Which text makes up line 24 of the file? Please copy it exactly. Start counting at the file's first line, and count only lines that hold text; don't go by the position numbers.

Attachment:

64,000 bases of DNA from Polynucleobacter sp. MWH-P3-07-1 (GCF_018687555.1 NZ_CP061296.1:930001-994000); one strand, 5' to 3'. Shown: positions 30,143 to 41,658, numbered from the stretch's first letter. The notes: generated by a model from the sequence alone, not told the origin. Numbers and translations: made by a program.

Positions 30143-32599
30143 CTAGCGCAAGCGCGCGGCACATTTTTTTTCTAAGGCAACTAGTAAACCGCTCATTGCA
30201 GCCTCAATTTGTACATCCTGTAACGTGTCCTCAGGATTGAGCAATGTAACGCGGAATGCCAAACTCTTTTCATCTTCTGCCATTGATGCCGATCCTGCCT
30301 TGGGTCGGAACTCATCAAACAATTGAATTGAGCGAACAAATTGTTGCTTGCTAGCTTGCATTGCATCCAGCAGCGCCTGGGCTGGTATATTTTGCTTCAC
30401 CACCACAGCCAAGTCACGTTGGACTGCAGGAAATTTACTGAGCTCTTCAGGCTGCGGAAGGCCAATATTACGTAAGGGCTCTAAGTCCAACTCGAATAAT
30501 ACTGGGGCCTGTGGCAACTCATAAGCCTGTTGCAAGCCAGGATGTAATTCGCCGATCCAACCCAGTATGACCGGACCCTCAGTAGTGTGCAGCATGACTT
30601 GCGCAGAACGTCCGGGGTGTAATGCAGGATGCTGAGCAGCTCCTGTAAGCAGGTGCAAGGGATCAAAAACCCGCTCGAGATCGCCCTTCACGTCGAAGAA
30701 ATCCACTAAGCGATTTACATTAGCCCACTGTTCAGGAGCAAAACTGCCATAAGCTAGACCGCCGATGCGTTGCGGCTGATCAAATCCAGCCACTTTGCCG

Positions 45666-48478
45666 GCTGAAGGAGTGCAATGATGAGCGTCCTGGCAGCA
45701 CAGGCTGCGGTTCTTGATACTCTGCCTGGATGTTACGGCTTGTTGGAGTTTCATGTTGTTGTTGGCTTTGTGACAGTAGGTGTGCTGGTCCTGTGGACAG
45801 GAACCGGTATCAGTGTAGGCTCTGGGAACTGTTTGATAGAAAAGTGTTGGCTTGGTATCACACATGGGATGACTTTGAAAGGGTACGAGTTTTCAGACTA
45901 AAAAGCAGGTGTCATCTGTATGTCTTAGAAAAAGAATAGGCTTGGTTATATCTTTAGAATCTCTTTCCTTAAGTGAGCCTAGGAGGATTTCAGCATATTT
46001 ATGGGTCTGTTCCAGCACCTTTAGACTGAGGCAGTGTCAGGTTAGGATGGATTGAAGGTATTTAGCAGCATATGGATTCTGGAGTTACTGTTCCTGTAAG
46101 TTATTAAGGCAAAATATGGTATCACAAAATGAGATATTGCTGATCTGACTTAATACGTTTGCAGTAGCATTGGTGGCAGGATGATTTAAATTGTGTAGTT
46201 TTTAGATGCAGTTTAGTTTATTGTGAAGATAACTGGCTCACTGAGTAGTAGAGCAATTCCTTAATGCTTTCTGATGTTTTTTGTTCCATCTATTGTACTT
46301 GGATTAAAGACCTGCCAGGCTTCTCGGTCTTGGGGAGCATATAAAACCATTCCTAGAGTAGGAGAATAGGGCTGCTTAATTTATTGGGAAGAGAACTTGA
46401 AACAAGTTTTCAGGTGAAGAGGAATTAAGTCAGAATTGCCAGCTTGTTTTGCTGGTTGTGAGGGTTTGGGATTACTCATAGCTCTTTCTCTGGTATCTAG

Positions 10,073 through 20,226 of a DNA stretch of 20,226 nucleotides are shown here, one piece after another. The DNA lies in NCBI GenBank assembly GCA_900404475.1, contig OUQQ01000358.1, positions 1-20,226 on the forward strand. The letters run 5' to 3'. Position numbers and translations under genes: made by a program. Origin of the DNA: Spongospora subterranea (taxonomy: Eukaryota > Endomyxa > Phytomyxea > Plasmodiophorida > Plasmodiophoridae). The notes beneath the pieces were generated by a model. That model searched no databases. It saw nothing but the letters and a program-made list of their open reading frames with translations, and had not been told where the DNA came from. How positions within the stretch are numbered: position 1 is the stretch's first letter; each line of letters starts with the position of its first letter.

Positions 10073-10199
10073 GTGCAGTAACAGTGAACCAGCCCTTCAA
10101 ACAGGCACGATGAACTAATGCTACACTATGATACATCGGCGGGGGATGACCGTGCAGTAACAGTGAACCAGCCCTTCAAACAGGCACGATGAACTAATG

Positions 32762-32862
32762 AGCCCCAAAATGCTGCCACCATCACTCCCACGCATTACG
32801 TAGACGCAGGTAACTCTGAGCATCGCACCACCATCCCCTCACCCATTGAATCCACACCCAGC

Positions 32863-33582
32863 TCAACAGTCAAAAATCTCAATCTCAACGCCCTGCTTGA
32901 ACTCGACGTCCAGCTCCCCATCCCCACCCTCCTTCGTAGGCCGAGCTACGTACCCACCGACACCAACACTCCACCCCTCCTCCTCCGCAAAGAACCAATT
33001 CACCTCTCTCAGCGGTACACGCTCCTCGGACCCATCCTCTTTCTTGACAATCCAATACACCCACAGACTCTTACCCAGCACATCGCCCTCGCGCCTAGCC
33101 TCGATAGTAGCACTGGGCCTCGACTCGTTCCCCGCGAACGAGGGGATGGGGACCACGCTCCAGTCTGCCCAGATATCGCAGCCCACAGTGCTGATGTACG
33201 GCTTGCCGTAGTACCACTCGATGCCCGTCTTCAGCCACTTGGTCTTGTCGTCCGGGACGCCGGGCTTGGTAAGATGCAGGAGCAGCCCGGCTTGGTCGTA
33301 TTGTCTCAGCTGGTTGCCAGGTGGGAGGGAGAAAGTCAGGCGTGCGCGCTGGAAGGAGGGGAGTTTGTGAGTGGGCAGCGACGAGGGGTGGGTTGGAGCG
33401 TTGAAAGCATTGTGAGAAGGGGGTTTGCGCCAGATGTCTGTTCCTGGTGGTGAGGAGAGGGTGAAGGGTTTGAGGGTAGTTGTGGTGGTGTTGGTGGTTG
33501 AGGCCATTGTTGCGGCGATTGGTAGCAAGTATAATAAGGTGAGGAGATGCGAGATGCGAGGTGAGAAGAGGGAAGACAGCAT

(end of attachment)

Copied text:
Positions 32762-32862